Balian finally arrives in Jerusalem at the time of a fragile peace between the ruler of Jerusalem, King Baldwin (played under a mask and leprous makeup by an actor whose identity, like Gary Oldman’s in Scott’s “Hannibal,” remains hidden from most of the advance publicity and will remain so here) and Saladin (Ghassan Massoud), the even-tempered leader of the local Muslims. However, the king is dying and while the next person in line for the throne, his sister Sibylla (Eva Green) is also interested in peace, an arranged marriage has made her the wife of the vile Frenchman Guy de Lusignan (Martin Csokas), a member of the Knights Templar who would prefer to pillage and plunder the Muslims at will. Balian and Sibylla meet and hit it off, mostly because they are the two prettiest people around, and King Baldwin and his advisor Tiberius (Jeremy Irons), seeing the perfect opportunity to maintain peace, offer to get rid of Guy and make Balian both Sibylla’s new husband and the future king. Balian inexplicably refuses and leaves Jerusalem, the king dies and Guy barely waits for the body to turn cold before initializing his plans to slaughter the Muslims for good. Of course, he botches things up, his troops are slaughtered and the Muslims begin their onslaught to seize back the now-defenseless Jerusalem. Just in the nick of time, Balian returns to whip the townspeople together in a desperate attempt to save the city and restore peace.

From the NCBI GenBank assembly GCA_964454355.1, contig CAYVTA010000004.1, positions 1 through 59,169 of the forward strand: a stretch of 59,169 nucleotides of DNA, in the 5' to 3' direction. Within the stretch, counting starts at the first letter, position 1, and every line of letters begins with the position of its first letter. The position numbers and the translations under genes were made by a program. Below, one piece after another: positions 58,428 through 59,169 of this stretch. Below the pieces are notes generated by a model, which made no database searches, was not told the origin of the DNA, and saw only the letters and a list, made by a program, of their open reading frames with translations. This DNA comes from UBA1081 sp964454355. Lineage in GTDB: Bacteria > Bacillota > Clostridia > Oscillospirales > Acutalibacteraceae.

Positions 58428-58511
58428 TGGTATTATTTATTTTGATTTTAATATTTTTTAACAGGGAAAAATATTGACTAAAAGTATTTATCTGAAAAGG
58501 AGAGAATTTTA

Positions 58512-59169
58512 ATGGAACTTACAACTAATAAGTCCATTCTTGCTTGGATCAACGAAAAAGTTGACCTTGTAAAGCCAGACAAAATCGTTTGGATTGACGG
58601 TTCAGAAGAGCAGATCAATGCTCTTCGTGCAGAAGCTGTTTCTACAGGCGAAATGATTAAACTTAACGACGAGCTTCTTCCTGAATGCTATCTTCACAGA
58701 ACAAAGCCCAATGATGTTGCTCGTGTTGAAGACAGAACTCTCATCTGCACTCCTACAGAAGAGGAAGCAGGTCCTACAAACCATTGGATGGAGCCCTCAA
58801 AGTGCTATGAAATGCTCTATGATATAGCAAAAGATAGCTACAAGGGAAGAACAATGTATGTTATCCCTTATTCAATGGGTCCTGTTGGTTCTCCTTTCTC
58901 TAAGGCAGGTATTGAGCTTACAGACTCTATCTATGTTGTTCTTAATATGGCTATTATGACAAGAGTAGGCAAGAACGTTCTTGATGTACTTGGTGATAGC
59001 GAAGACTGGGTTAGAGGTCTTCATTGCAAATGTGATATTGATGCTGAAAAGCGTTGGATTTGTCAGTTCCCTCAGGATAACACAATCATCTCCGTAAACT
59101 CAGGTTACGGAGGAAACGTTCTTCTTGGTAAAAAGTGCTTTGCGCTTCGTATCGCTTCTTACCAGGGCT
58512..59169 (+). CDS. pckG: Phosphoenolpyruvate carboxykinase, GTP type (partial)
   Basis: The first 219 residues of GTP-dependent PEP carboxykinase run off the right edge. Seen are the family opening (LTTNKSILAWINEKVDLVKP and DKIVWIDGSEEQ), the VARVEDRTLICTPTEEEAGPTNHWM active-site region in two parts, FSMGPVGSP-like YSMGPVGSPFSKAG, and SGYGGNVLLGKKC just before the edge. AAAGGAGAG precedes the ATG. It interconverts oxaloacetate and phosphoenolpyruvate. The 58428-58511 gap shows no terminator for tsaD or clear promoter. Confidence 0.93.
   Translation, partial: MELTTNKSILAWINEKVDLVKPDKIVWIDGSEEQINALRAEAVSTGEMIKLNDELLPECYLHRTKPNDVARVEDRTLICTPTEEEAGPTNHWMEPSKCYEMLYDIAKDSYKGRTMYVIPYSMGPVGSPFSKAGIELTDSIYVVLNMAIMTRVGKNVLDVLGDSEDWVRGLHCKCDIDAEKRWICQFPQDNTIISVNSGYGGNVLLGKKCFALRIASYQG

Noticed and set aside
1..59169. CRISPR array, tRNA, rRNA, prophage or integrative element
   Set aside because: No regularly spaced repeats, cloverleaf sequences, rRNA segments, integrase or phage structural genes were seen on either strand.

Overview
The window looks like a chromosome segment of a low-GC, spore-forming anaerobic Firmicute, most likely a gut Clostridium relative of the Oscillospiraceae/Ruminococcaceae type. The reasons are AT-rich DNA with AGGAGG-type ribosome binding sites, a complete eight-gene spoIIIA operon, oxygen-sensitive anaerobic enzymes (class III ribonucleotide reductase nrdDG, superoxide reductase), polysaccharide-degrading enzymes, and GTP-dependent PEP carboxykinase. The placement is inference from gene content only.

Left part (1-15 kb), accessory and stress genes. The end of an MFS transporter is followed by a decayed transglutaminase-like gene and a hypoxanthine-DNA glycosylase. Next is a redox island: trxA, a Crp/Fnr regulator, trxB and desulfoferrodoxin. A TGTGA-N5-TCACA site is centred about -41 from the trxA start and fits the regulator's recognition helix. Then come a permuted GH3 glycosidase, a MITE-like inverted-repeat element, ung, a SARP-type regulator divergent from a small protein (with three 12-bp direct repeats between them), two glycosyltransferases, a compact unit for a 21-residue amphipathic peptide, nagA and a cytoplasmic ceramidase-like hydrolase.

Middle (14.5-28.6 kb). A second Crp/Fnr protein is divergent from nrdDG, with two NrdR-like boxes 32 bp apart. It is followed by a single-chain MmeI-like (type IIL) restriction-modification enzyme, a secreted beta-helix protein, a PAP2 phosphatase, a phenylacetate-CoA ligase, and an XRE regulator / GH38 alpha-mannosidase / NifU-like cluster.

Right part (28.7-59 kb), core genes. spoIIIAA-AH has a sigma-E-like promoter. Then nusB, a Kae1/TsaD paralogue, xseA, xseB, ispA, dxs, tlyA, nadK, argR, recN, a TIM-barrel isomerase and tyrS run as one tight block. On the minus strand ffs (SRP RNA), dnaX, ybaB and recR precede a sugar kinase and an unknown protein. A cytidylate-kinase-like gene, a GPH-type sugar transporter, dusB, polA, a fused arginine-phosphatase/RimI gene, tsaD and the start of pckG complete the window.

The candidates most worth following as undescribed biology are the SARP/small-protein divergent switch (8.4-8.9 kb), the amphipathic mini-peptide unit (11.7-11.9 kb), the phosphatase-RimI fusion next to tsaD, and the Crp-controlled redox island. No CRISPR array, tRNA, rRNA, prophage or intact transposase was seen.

Obviously, there are any number of parallels between the story of “Kingdom of Heaven” and our current geopolitical situation. The problem with the film is that Scott and writer William Monahan have chosen to reduce centuries of unfathomably complex social, political and religious history into an insultingly simplified depiction that seems to have been designed solely to avoid potentially confusing or offending mall audiences. The major characters are either purely good and diplomatic (including Saladin, a move that may, now that I think about it, offend some viewers who will believe that all Muslims should be portrayed as monsters) or purely evil in the mustache-twirling tradition of Snidely Whiplash. Of course, one should probably not look for subtlety in a film that pays lip-service to the need for peace, yet lavishes most of its time and energy on extended scenes of brutal warfare that are served up with lip-smacking glee.